One of the world’s largest law firms has heaped doubt on claims by the UK that it can negotiate a post-Brexit financial services settlement with the EU within the next three months.
US firm Baker McKenzie – the fourth largest law firm in the world by revenue and the top firm for multinational mergers and acquisitions – has said the EU’s equivalence assessments will continue “well into 2021”.
The City of London will lose its current access to EU markets on 1 January and will instead have to rely on patchwork of regulations from individual member states.
The only way the UK financial services industry can maintain its current access is if the EU grants regulatory equivalence.
This is a classification that will only be given if Brussels deems that the UK will stay roughly within the EU’s regulatory orbit for financial services.
Last week’s post-Brexit trade deal outlined plans to set up a dialogue between the UK and EU to discuss a potential equivalence deal, with March set as a rough deadline.
Mark Simpson, a partner in Baker McKenzie’s financial services unit, said this timeframe was very unlikely to yield results.
He said: “Equivalence is not as straightforward as either the EU or UK might otherwise indicate, with the EU taking a technical, ‘detailed and granular’ forward-looking approach to equivalence and regulatory divergence, while the UK remains focused on outcomes-based assessments through determinations ‘about here and now … based on the self-evident symmetry’ between the UK and EU.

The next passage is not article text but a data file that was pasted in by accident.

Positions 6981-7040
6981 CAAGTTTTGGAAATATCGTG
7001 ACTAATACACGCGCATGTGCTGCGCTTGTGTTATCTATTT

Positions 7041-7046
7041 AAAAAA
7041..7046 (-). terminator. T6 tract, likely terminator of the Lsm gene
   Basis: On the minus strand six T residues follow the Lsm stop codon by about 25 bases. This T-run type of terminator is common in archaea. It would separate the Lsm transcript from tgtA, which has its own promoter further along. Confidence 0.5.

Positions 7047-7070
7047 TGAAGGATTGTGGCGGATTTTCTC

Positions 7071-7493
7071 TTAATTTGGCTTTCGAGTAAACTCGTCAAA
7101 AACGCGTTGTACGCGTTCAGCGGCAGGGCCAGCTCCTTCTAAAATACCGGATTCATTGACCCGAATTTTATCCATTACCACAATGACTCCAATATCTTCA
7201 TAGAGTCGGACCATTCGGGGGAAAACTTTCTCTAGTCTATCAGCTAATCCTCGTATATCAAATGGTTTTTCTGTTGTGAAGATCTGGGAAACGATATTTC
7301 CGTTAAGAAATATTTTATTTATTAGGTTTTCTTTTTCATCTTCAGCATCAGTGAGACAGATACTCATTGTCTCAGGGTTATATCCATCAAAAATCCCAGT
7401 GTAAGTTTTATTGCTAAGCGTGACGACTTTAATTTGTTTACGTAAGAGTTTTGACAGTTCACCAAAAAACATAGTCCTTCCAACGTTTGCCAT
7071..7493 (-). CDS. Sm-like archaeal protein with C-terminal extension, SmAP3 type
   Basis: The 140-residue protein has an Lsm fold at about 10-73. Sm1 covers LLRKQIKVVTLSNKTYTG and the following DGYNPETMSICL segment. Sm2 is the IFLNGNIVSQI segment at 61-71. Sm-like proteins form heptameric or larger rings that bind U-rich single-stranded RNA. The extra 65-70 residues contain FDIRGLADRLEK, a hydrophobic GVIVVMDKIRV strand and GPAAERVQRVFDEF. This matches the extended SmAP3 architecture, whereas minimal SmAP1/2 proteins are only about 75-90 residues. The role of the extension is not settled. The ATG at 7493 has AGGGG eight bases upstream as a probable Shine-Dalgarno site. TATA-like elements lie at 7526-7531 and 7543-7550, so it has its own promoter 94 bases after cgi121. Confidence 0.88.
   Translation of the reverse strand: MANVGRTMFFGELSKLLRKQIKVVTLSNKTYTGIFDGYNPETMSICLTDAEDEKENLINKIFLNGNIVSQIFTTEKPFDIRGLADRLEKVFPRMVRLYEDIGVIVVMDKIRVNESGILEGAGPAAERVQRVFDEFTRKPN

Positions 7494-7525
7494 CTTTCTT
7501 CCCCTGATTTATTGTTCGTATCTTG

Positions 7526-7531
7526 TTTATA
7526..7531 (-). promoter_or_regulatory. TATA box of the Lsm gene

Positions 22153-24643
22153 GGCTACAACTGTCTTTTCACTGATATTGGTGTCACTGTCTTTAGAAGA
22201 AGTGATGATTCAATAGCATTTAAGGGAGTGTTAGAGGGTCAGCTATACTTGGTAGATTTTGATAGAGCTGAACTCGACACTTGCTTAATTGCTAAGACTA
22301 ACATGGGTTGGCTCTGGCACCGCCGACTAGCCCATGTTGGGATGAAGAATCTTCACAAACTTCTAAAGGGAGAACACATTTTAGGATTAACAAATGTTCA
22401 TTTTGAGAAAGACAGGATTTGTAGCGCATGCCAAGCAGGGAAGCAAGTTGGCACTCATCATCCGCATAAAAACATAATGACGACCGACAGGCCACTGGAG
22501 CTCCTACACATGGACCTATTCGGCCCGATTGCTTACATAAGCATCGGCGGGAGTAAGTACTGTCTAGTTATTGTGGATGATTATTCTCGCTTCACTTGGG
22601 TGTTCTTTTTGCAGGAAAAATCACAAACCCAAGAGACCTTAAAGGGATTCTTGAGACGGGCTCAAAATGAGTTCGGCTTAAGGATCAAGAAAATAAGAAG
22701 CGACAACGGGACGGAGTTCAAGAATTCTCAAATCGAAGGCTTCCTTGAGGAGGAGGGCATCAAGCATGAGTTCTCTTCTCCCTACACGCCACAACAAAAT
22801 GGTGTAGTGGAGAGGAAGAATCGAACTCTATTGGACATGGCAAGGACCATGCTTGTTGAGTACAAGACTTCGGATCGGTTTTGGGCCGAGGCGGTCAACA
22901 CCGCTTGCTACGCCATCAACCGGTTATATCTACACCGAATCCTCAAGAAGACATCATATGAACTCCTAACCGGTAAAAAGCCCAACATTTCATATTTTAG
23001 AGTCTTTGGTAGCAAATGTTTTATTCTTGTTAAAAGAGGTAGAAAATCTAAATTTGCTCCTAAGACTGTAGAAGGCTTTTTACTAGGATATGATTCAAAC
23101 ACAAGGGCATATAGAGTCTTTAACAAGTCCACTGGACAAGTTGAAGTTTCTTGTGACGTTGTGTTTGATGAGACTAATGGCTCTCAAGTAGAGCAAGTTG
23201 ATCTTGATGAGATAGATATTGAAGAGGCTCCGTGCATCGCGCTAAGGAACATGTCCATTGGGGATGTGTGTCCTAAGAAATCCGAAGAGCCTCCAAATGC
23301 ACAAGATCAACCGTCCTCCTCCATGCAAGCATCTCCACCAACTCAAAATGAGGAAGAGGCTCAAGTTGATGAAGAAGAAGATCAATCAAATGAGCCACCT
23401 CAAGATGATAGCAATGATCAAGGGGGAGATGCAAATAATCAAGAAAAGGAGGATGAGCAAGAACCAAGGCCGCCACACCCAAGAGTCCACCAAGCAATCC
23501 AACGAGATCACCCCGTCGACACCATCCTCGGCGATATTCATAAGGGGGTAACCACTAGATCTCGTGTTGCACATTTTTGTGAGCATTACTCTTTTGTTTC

“The EU has not yet finished its equivalence assessments, and has expressed concern about the UK’s plans for its future regulatory framework and the degree of divergence from the EU regime this might entail. It is likely that the Commission will continue its assessments well into 2021.”
A senior member of the UK’s Brexit negotiating team maintained today that progress could be made in this area within the coming few months.
“The best thing is if we understand each other and understand what underpins equivalence decisions when they’re going to be taken,” they said.
“We believe its a meaningful commitment and we expect it to move forward quite quickly.”
Almost all major UK-based banks have made plans on the basis that the UK will lose its current EU market access next year.
This has seen firms set up bases in major EU financial capitals, such as Paris and Frankfurt.
Accounting firm EY estimates that more than £1 trillion of assets in the sector has moved from London to the EU since 2016.